KEEN Tips for Design Students

Dear design students,

I know that thinking about those next steps after design school can be daunting, but if you don’t think about them early, you might find yourself unprepared after you walk off the stage with your fancy degree or certificate. I’ve been there, and I’ve also been in the position to help decide who will be working with us at KEEN in our design department, and know what we are looking for in a designer.

Regardless of if you are in your first year or just graduated, here’s a list of things that will help you get the most out of school and prepare yourself for what happens next.

KEEN tips for design students

1. Ask Questions. Lots of questions.

Find out as much as you can about a project before starting. Who is the client? What are their values? What is their message? What makes them unique? Who is the target audience? What is the purpose of the piece? What are their competitors doing? How long will it be used for? What type of style and imagery would best suit the project? What are the technical requirements? Where will it be be seen? Etc. etc. I could go on, but the point is the more information you arm yourself with about a client and the project, the more successful you will be.

2. Design is about problem solving.

Not just making pretty things. Remember you are not designing for yourself, you are designing for a client. For now that client is your instructor, but eventually the goal is for it to be a paying client. The design needs to meet their unique needs, and this sometimes will require you to step out of your comfort zone to get to the right solution for them.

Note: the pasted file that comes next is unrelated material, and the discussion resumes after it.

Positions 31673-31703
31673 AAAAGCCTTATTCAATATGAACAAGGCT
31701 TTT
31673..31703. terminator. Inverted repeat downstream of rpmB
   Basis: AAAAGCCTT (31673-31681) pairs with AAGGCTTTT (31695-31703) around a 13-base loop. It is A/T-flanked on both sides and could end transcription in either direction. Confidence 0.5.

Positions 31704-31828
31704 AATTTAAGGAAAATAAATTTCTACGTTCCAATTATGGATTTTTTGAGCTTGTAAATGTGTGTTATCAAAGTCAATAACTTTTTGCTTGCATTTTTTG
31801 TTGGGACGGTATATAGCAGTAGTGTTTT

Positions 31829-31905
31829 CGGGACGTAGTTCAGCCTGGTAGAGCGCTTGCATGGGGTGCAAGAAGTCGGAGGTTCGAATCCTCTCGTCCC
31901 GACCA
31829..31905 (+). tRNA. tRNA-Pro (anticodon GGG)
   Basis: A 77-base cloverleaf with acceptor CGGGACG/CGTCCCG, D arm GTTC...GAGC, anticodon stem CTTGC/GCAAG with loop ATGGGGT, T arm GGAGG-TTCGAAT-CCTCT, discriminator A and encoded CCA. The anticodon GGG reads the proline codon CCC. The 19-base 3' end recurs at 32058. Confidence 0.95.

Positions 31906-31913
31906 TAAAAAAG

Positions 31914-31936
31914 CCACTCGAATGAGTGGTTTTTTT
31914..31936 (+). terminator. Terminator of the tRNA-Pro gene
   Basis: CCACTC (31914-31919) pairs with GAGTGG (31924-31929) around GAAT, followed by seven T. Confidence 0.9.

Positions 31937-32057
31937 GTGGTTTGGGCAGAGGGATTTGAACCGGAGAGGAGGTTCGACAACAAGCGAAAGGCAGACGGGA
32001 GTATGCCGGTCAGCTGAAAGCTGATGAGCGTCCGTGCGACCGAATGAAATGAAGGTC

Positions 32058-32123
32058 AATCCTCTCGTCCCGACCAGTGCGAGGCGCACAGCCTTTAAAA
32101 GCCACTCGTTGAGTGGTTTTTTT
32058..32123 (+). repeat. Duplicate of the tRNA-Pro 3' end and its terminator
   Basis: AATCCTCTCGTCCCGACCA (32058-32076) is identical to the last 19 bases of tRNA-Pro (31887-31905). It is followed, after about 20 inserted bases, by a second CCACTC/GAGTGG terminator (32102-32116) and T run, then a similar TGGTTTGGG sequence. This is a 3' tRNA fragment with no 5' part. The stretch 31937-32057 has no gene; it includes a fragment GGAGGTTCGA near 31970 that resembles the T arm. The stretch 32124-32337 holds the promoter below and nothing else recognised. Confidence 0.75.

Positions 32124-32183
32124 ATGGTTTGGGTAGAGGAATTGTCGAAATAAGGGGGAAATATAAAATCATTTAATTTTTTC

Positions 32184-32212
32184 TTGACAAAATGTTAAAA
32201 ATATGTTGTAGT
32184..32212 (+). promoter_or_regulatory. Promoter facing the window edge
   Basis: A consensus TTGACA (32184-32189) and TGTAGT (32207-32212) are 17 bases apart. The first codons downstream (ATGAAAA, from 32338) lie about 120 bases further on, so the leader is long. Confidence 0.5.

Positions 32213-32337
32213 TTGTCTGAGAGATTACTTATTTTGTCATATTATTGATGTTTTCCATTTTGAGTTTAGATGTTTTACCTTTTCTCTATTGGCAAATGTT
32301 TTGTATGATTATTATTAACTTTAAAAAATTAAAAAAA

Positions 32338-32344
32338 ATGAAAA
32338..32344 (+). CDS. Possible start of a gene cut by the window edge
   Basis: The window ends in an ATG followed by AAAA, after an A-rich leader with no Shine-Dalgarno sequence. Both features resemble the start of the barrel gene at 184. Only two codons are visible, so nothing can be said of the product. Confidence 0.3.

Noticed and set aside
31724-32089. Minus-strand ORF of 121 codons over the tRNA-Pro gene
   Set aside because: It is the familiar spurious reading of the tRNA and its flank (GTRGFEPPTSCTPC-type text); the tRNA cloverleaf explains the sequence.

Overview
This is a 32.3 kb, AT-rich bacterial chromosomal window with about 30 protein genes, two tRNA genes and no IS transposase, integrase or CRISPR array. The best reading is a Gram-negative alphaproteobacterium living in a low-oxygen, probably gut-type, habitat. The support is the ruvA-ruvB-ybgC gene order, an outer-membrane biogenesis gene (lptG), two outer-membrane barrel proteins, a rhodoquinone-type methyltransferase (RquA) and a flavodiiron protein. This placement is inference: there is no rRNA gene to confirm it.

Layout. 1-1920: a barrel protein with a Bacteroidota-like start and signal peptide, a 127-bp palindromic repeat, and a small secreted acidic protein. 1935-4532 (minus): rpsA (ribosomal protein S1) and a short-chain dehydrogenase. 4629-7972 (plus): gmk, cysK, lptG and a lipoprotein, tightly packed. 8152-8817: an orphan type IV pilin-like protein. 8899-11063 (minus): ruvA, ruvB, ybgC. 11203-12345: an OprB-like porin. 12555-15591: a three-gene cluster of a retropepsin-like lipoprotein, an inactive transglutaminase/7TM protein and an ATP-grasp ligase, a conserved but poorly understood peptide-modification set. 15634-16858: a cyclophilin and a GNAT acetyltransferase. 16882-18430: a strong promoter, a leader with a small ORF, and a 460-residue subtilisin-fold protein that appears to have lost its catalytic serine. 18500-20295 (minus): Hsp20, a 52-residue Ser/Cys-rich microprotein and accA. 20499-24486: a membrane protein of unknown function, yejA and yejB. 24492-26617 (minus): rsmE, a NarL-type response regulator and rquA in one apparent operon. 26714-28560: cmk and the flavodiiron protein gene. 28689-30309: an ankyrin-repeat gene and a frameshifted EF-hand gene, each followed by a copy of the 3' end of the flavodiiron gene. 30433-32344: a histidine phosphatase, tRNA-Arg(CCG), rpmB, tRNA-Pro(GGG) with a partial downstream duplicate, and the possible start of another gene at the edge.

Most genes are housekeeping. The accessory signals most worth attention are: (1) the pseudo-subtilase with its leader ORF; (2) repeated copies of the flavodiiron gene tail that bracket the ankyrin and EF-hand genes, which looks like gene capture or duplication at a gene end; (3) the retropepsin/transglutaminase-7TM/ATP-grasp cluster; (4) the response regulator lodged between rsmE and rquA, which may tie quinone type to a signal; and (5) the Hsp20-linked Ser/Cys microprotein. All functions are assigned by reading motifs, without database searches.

3. Embrace diversity.

Being able to convey the client’s message regardless of the medium or style is what we as designers are tasked with. You may gravitate to one medium such as print or web design but keep in mind that being able to apply a client’s branding to different mediums will make you a more desirable hire for both agencies and clients. Being well rounded and confident with all forms of design will help you be more successful.

4. Look for inspiration everywhere.

It’s really easy to just do an online search and come up with thousands of examples of design work. It’s so very tempting to find something that someone else made to solve a different design problem and copy it, especially when faced with looming deadlines. Instead of jumping right on the computer consider first thinking about the genre, theme & style that best suits your design challenge and researching that.

Movies, TV, fine art, industrial design, video games, inspiration is everywhere! The library can be a wonderful place to start, look at books on all subjects not just design. Then look at how others tackled similar design challenges, and evaluate what solutions may help you with your project. Having a good arsenal for finding inspiration will help you to come up with the right unique solution for your situation.  

5. Learn how to take criticism.

Be ready to explain your concept and how you arrived at your design. A big part of being a designer is not only being able to create great, unique design but to sell it. Know your client, the design challenge, your inspiration, process and rationale and speak to it confidently. Accept all feedback with positivity and respect.